Recipes: Local Chefs Dish Out Indian Cuisine
Chef Tyler Williams
Crispy Okra Chaat
Serves 4 to 6 people
In Khabar’s April cover story (“Indian Food, American Foodie”) this year, Sonia Chopra profiled several non-Indian chefs and critics who have a lot of experience making—and sharing—Indian dishes. These local foodies now offer some of their favorite Indian recipes. Happy cooking…and feasting.
Chef de Cuisine, Chai Pani
Masala Collards and Potato
Serves 4 to 5 people
A note from Chef Peach:
Collard greens are a favorite side dish of the American South. They are a staple in the Kashmir region of India and have been recorded as being cultivated for at least 2000 years in several countries.
They contain high amounts of iron and vitamin C and are even known to contain nutrients which have anti-cancer properties. Most importantly, however, they are delicious and inexpensive. The leaves, which taste mild and slightly bitter, are quite firm and need to be cooked for a while to soften up.
Collards are available in Georgia most of the year, and this spring, you can buy them from your local farmers market. My family adds brown sugar to collard greens to cut the bitterness, as do a lot of folks in the South. I tend to prefer the bitter flavor in this Indian preparation because of the way it works with the sourness and pungency of the vinegar to balance out the flatness and light sweetness of the potato. This is a dried preparation that I often make at home. It goes well with daal and roti.
1 bunch collard greens (9-10 leaves)
4 small potatoes (Yukon gold creamers work very well)
2 tsp vinegar (apple cider or rice wine works well)
5 black peppercorns, crushed
1 tsp mustard seed
1 tsp cumin seed
1 red onion, julienned
2 tsp ginger-garlic paste
1/2 tsp turmeric powder
2 tsp coriander powder
1 tsp cumin powder
1 tsp red chili powder (or more if you prefer it hotter)
2 tbsp oil
1. Fill a large pot 3/4 full of water and put it on to boil. Add a generous amount of salt, the black peppercorns, and the vinegar.
2. While the water comes to a boil, wash the collards. Then remove the stems with a knife and chop the leaves into small pieces (about the size of a postal stamp).
3. Add the collards to the boiling water and let them cook on medium heat for 10-15 minutes. Remove them with a slotted spoon and keep in a bowl.
4. Into the same water, add the potatoes whole with skins on (if the potatoes are larger, peel and cut them into large pieces first). Let them cook on a medium flame until a knife slides into the potato relatively easily. Remove from the water. If the potatoes are whole, run them under cold water for a few seconds, peel them, and let them rest for a few minutes. Then cut them into halves or quarters.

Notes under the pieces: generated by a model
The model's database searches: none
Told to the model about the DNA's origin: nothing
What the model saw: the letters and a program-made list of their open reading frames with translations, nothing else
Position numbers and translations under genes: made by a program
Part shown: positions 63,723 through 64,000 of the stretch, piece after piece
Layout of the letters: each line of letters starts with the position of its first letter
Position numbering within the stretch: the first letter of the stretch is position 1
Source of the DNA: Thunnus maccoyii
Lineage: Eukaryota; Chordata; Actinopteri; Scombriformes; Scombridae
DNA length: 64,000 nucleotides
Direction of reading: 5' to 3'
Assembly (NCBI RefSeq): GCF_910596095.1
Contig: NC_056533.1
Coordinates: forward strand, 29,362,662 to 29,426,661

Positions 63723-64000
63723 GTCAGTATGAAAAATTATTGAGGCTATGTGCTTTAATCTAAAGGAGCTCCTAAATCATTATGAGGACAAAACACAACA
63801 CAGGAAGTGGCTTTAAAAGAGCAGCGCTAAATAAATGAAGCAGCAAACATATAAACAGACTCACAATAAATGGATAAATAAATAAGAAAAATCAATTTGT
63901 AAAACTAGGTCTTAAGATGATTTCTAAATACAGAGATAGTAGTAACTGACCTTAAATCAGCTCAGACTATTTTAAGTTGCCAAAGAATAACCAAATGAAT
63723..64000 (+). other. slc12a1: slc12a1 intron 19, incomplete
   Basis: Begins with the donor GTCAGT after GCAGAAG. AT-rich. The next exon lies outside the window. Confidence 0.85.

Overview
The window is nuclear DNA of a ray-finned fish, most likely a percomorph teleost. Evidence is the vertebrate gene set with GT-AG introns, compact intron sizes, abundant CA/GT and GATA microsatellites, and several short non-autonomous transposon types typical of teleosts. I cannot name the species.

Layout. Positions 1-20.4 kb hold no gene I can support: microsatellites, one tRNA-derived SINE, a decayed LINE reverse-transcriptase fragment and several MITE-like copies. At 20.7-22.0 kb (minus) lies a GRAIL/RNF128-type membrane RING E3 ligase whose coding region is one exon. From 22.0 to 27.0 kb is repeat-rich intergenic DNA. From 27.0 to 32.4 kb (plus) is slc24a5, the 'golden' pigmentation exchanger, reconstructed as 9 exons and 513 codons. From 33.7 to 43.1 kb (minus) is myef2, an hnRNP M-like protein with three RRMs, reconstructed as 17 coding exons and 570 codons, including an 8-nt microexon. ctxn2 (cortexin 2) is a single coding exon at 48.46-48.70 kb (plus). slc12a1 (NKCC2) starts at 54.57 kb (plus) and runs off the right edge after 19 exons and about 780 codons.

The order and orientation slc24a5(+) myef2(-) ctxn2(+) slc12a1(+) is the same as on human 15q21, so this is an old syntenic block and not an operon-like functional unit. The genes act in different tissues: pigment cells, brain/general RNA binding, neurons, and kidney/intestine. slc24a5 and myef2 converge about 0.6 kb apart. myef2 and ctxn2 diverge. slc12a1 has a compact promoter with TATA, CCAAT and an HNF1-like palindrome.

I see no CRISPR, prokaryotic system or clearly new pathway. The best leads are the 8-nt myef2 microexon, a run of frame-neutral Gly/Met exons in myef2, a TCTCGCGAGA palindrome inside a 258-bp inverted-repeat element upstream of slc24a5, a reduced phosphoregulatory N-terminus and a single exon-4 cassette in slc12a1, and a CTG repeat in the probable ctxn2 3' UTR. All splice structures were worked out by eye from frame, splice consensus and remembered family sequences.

5. In a kadhai or pan, heat 2 tablespoons oil. Once hot, add the mustard seed. Let it pop for a few moments then add the cumin seed.
6. Once the cumin seed is browned slightly, add the onions and a pinch of salt.
7. Cook the onions until they are lightly browned, then add the ginger-garlic paste.
8. Once the ginger-garlic paste is cooked, add the turmeric powder. Mix in well, then add the coriander powder, cumin powder, and red chili powder.
9. Add the blanched greens and mix in well. On a medium flame, cook the greens dry for a few minutes, mixing often.
10. Add the potatoes and mix in well.
11. Taste for seasoning and enjoy.
Chef/owner, 1494 Supper Club
Curried Chicken Bruschetta
Makes topping for 24 toast points
A note from Chef Powell:
To place a Caribbean twist on your appetizers, here is a fun option. Instead of a regular chicken salad that goes as a topping for your toast points, how about curried chicken instead? It has a punch of color and flavor that brightens up any event.
1/2 lb cooked boneless chicken breast diced into small cubes
1 tbsp red onion, diced small
1 tbsp Granny Smith apple, diced small
1 tbsp celery, diced small
1/4 cup mayonnaise
2 tsp toasted curry powder*
Salt and chili powder to taste
24 toast points (toasted, crustless slices of bread cut in half on the diagonal)
1. In a bowl, combine all the above ingredients except toast, making sure to mix well.
2. Place a generous amount on your toast points and garnish with a sprig of parsley.
*To toast the curry powder, place it in a heavy-bottomed pan and heat it gently while shaking it constantly. Don’t allow it to burn. This should take four to five minutes over medium heat.
Executive Chef, Four Seasons Hotel Atlanta
Serves 4 to 6 people
1 lb white fish cut into 3 oz. pieces
1 large onion, sliced
2-3 green chilies, sliced
1 tsp ginger, chopped or julienned
1 tsp garlic, chopped
1 tomato, chopped
10-12 curry leaves
1 tbsp fresh coriander for garnish (optional)
2 cups coconut milk
Juice of 1 lemon
2 tsp turmeric powder
1 tbsp cooking oil
Salt to taste
1. Marinate the fish in the juice of half a lemon, a teaspoon of turmeric powder, and a pinch of salt. Let it sit for half an hour. If using a full fish, make slits on top so that the gravy soaks in.
2. Heat oil in a pan and add the mustard seeds. As soon as they begin to splinter, add the curry leaves, sliced onions, green chilies, garlic, ginger, a teaspoon of turmeric powder, and salt.
3. Add a cup of diluted coconut milk and cook on high heat until the onions turn translucent.
4. Put the heat on low and add the fish slices or the whole fish. Cover and cook for 5 minutes.
5. Keeping the heat on low, add the thick coconut milk and let it cook for another 2 minutes.
6. Add chopped tomatoes on top and sprinkle coriander for garnish.
7. Serve hot with rice.
Enjoyed reading Khabar magazine? Subscribe to Khabar and get a full digital copy of this Indian-American community magazine.
blog comments powered by Disqus